St Andrew's Cathedral
St Andrew's Cathedral
Things to do

St Andrew's Cathedral

City Hall

THEN The centrally located place of worship served as a temporary hospital during the World War II.

NOW Not much has changed – it's still a place of worship these days. The Anglican Cathedral is Singapore’s largest and welcomes all visitors who are keen to marvel at its architectural splendour. 

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Chijmes

City Hall

THEN Known as Covent of the Holy Infant Jesus (CHIJ), Chijmes used to be the campus of an established Catholic girls school.

NOW A lifestyle enclave brimming with bars, restaurants and cafés – household names include Privé, Coriander Leaf and Whitegrass Restaurant. It's also a popular wedding venue

Fullerton Heritage
Fullerton Heritage
Clubs

The Fullerton Waterboat House

Raffles Place

THEN Owing to the views that it commanded, The Fullerton Waterboat house was once the Master Attendant’s Office – where all water activities were overseen – and was subsequently used to provide fresh water to incoming ships.

NOW Just beside The Fullerton Hotel and opposite the photogenic harbour, the lively venue houses famed restaurants and bars like Boathouse and has, by far, one of the most Instagram-worthy Starbucks (yes, really) outlets in Singapore.

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Things to do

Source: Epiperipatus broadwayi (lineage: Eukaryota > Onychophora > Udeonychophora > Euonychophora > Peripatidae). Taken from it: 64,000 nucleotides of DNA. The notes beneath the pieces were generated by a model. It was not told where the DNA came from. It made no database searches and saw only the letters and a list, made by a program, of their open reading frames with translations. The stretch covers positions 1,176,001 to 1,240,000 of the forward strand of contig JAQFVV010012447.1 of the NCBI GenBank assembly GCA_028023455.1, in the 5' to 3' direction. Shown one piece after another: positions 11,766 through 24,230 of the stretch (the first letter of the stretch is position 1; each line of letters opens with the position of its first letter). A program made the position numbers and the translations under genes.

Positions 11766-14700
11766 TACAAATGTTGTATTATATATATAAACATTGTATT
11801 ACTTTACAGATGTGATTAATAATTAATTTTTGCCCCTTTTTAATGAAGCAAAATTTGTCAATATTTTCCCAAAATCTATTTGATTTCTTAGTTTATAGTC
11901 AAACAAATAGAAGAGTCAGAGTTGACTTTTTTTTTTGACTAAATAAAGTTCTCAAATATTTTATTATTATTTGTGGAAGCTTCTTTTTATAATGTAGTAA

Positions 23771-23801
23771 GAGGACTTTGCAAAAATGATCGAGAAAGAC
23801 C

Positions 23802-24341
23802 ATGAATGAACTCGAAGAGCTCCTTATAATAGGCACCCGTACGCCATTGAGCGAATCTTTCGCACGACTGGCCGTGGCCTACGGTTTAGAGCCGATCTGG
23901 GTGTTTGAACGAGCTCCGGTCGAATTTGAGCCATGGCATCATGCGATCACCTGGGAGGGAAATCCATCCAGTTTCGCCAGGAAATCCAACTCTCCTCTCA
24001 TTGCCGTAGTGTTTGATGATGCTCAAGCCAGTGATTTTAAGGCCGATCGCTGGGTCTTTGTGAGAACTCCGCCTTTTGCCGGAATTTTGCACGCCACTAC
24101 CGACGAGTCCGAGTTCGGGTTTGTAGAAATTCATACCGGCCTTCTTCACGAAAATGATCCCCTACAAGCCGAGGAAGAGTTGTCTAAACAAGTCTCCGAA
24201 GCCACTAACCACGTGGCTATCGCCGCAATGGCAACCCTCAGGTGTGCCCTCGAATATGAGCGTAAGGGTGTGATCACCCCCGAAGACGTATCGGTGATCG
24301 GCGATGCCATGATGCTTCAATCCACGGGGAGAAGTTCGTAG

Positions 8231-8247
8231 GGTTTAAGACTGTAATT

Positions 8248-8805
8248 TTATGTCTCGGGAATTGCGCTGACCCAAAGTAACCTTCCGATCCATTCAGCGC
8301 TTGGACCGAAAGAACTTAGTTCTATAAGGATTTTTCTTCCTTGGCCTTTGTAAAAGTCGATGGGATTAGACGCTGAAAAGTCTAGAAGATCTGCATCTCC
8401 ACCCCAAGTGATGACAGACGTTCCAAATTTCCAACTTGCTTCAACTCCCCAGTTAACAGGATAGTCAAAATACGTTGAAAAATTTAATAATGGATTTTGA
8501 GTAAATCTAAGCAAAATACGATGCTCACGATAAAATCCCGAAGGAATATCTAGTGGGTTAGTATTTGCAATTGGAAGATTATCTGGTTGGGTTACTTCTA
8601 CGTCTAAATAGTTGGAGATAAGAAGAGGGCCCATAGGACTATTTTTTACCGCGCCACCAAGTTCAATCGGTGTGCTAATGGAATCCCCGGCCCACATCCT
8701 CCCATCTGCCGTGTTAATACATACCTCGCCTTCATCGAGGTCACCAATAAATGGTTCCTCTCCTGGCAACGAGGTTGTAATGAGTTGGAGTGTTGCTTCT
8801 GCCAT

Asian Civilisations Museum

City Hall

THEN Known as Empress Place Building, the property functioned as a government office where various administrative departments were stationed during the colonial era.

NOW With seven galleries showcasing more than 2,000 artefacts from the civilisations of China, South-East Asia, South Asia and West Asia, the Asian Civilisations Museum one of Singapore’s most impressive. The first floor of galleries charts the story of trade across the region, while the second floor presents systems of faith and belief and the third features materials and design used in Chinese ceramics from the Han to the Qing dynasty.

MICA
National Heritage Board
Art

Old Hill Street Police Station

THEN The building used to be one of the finest police barracks in the world, vacating the premises only in 1980.

NOW Its facade is hard to miss – the building has 927 rainbow-coloured windows that calls out for a second (and third) glance. Home to the Ministry of Communications and Information and the Ministry of Culture, Community and Youth, the iconic building’s main courtyard (the ARTrium) frequently plays host to various ad-hoc Arts events – large-scale visual art exhibitions to a diverse range of performances.